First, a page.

A Bit about Relationships
Architects should take care not to look at emotional expression as a sign of weakness in others either. It may not be their preferred form of decision-making, but it is a tool that can be used just as effectively as logic in certain situations.
This is especially important for people with this personality type to keep in mind in their closest relationships. While intellectual intimacy may be an Architect’s primary focus, they aren’t doing themselves any favors by ignoring (or rejecting) emotional intimacy. The deepest, most meaningful relationships require a certain level of vulnerability, as well as loving affection, from both partners. Participating in this type of emotional exchange can result in deeper, longer-lasting connections that provide satisfaction to both parties.
Tweaking Your Toolbox
Consider the value of emotions as tools. They can provide awareness, insight, and direction when dealing with others or plotting your course in life. When understood and managed effectively, they are profoundly helpful. If ignored, however, they can rust and fail to help fix damaged situations or relationships. Architect personalities who use the power of their emotions to guide them instead of controlling them will lead much more fulfilling and fruitful lives.
Fortunately, emotions can be better understood and used more effectively with practice. There are numerous books (and numerous articles on our website) covering the topics of emotional intelligence and relationships that can be of help. Just being aware that emotions can, and do, influence your behaviors and actions is a fantastic first step – regardless of how you feel about this concept.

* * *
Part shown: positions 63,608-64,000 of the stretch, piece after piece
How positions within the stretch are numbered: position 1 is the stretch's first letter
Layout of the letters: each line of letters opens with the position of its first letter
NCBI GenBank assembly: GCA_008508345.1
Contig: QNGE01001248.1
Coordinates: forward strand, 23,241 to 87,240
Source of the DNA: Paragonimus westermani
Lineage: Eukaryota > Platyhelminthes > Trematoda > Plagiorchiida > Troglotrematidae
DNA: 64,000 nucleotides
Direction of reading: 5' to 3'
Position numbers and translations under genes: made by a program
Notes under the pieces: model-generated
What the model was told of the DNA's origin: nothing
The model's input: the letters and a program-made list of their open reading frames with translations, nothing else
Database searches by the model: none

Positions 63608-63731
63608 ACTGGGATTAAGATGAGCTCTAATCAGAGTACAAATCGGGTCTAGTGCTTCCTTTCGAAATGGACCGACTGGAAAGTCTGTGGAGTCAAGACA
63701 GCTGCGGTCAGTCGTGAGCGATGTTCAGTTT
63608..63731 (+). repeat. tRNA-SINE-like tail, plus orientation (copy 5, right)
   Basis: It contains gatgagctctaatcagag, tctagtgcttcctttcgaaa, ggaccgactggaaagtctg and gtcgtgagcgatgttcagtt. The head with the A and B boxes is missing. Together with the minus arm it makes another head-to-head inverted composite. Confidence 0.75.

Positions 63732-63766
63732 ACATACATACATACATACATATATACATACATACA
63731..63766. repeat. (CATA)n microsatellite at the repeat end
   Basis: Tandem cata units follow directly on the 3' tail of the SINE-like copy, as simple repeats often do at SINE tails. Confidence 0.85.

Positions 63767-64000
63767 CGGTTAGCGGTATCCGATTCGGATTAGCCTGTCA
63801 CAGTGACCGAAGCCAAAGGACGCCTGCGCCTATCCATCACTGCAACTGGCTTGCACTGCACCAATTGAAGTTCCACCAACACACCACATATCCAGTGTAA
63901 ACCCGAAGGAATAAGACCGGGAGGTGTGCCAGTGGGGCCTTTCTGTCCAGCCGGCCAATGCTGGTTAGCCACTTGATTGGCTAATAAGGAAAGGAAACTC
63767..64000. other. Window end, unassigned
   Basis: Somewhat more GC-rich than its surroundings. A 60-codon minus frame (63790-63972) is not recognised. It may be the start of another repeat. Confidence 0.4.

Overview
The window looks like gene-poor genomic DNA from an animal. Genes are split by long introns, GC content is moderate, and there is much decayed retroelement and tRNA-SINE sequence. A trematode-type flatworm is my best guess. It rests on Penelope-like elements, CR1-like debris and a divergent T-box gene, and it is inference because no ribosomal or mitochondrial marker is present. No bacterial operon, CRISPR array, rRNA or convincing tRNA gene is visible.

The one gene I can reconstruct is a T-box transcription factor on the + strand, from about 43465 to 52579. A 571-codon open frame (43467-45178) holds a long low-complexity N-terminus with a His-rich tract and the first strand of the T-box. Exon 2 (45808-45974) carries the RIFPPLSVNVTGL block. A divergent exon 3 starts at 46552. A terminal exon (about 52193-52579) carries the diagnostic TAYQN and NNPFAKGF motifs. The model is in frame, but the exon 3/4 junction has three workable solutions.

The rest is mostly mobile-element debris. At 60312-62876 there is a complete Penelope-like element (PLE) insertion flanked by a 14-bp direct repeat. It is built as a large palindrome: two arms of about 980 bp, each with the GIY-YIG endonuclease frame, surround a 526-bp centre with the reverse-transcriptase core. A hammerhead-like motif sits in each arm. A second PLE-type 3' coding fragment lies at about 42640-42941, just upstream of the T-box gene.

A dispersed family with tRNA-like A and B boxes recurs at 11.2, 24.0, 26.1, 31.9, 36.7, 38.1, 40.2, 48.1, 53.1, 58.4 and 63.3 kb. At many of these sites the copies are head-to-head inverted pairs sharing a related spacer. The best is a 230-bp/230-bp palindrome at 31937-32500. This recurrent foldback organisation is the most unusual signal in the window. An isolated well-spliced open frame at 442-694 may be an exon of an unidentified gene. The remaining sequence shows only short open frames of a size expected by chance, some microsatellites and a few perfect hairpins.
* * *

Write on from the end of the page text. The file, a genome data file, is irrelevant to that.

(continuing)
The following steps can help you make your emotions work for you (instead of against you):
Identify a situation where you are struggling.
Example: You have been trying to pay off your student loans for several years, but the balance just doesn’t seem to be getting any smaller.
Write down three to five words that describe your feelings about that situation.
Example: You write the following feeling words about this situation: angry, frustrated, overwhelmed, hopeless.
Turn those words into action plans.
- I will channel my anger into motivation to pay down this debt faster.
- My frustration is with the broken student loan system, so I will write my local congressional representative to ask them to work toward a solution to this issue.
- To prevent myself from being overwhelmed, I will develop a step-by-step action plan for making extra money and paying back this debt.
- My mental health is important, and feeling hopeless will not help this situation. I will start journaling regularly about how I feel and join an online community of individuals who are working toward similar goals in a positive, supportive way.
As an Architect personality type, what “tools” do you think that you could add to your personal emotional toolbox to improve yourself and your relationships? Let us know your thoughts on this topic!